You discuss Barack Obama in terms of changing the Nixon “script” by addressing middle-class woes. No question Obama’s way ahead of John McCain here, but is it correct to characterize this new Democrat as turning “the clock back”? And strange to look to Nixon, the disgraced, almost impeached father of modern divisiveness, the Southern strategy, and misleading, highly distorted campaigning — considering Obama represents the opposite in tone and togetherness.
And to play the skeptic, for now there’s no new intact paradigm, just campaign promises, not quite enough yet to “deliver for the middle-class” and forestall a “shift to the Republicans for the foreseeable future.” That will take years and years and is anything but certain, with this right-leaning country and resistance to share resources (thus the McCain nonsense rejecting “spreading the wealth” when it means no more than fairer taxation, not “welfare” giveaways).
Of course, Obama doesn’t exactly share Nixon’s (non-minority) constituency and, especially since Reagan, the GOP has torpedoed middle-class economic interests. Obama, I’m sure you agree, offers far more than new scripts but transformative messages that fit the historic shift you identify: 1) that government can and must be made to work again, for as many as possible (with another New Deal); and 2) we are one people whose nationality is strengthened, not weakened, by vital partnerships, both domestic and international (that problems, certainly terrorism, global warming and pandemics, or of late banking, must be approached collectively).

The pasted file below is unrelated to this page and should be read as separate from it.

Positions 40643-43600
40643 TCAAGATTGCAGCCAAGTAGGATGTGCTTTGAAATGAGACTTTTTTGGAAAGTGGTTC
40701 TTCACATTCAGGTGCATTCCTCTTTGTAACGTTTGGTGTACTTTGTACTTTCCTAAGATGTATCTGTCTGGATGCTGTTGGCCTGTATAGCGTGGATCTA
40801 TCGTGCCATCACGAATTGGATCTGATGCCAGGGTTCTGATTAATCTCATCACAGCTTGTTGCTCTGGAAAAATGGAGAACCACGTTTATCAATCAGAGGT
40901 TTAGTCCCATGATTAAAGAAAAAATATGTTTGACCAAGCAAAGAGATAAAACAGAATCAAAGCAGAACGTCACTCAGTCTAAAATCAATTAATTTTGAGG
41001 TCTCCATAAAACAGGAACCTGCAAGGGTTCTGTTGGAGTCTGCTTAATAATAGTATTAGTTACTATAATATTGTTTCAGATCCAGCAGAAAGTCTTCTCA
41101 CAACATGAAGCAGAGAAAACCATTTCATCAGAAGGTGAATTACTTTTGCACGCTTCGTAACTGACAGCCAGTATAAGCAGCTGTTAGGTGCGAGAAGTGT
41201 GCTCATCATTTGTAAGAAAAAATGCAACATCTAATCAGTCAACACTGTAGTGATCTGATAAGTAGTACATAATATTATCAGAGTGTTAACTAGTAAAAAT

For me, that means (1) restoring the Constitution, thus my support for an ex-Constitutional Law professor (without another embarrassing FISA vote, of course, or support for Signing Statements); and (2) reestablishing full contact with close neighbors and those in the world whose interests we share. Yes, Nixon did some of that with China but less so in how long he took to leave Vietnam.
No, I don’t see Obama as a radical break so in that sense your historical perspective is valuable. But God, Obama is such a refreshing change in tone and intellectual subtlety from the “ignorance is good” Republicans — unlike the knowledgeable Nixon — that the very high expectations Obama raises loom, as always, as both blessings and potential shortfalls.
Cindy Sheehan, 8th District Congressional candidate, embodies all we are yearning for. She is for a peace not imposed by militarism. She is for the restoration of our constitutional rights (especially our fourth amendment right to privacy). She is for economic fairness (bail out the working class not the corporate class). She is for universal single-payer health care. And most important she is for the end of wars of exploitation.
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